Father’s Day Treasures


June 22, 2017 by John Nicholas Prassas

New BBQ_r02I was just counting my blessings – along with my new treasures – from last weekend’s Father’s Day celebration.

Two of my kids teamed up to buy me a new BBQ grill and they insisted I get a higher-end model, hence the beautiful 5-burner ‘Broil King’ you see on the left.

My natural instinct was to conserve their money by picking something cheaper but I understood the spirit of their generosity and was proud they could afford something so nice, so I went along.

Meanwhile my wife gave me some gorgeous French Laguiole style steak knives I had wanted and got me even nicer ones than I had targeted.

These gifts were humbling reminders of God’s generosity and abundance – and how hard it can be to accept his grace when it comes our way.

Lucia art_r01And not to be outdone, my 5-year old Granddaughter gave me the priceless artwork displayed on the right.  This also surpassed my expectations since I didn’t expect anything from her at all!

Sadly her father, my other son, was not with us due to mental health issues that have led him ‘off the grid’ and out of contact – but never out of our thoughts and prayers.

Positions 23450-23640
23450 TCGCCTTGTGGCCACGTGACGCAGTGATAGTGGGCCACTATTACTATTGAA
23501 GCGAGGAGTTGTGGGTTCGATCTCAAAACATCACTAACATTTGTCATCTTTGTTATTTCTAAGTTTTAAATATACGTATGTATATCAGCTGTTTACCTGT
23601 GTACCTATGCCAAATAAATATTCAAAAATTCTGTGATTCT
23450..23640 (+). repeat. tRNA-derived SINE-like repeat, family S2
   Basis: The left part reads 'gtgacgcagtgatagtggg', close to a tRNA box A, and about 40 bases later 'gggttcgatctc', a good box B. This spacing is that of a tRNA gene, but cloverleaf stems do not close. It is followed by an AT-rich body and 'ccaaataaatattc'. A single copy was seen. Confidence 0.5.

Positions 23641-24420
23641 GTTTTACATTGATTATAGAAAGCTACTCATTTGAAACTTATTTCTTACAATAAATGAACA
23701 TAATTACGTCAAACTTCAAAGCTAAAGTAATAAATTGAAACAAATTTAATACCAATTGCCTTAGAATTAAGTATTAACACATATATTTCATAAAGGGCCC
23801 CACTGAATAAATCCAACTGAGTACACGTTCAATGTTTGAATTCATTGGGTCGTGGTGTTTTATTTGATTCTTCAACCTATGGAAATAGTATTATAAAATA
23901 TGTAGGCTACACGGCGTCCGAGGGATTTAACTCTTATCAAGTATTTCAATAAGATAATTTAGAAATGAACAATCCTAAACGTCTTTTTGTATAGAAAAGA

So here I am brimming with pride, joy, gratitude and sadness, all at the same time.

This is what Fatherhood is about, I think, judging from what Jesus taught us about our ‘Abba Father.’

“Rejoice with those who rejoice and weep with those who weep,” the scriptures tell us.

I dearly miss my earthly father on days like this.  But I am so thankful to have a heavenly Father who understands everything, is beyond generous and always has us covered whether we are standing tall or he is standing vigil for our return.

May every day be Father’s Day with treasures for you and yours.


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4 thoughts on “Father’s Day Treasures

  1. ronbrackin2 says:

    I’m right with you, my friend. I had told my family I just wanted cash to put toward an expensive percussion instrument I had my eye and heart on. But they went way above and beyond and presented me with the instrument, along with the case I had planned to add when I could afford it. As you say, it’s harder to receive from those who cannot afford to be extravagant in their giving than it is to bless them with extravagance. But to deny them the gesture is to deny them the blessing. I’m reminded of Romania in 1990. The stores were still empty. Common fare included pig fat and mystery sausage. Yet several families sacrificed a month’s rations to prepare a feast for us. And their joy was to watch us enjoy it. It began as the hardest meal I ever had to swallow but quickly became an Epicurean delight as we realized that it was liberally seasoned with the love of our friends. How much more our Father!

  2. James Hetherington says:

    Thanks John


    James Hetherington

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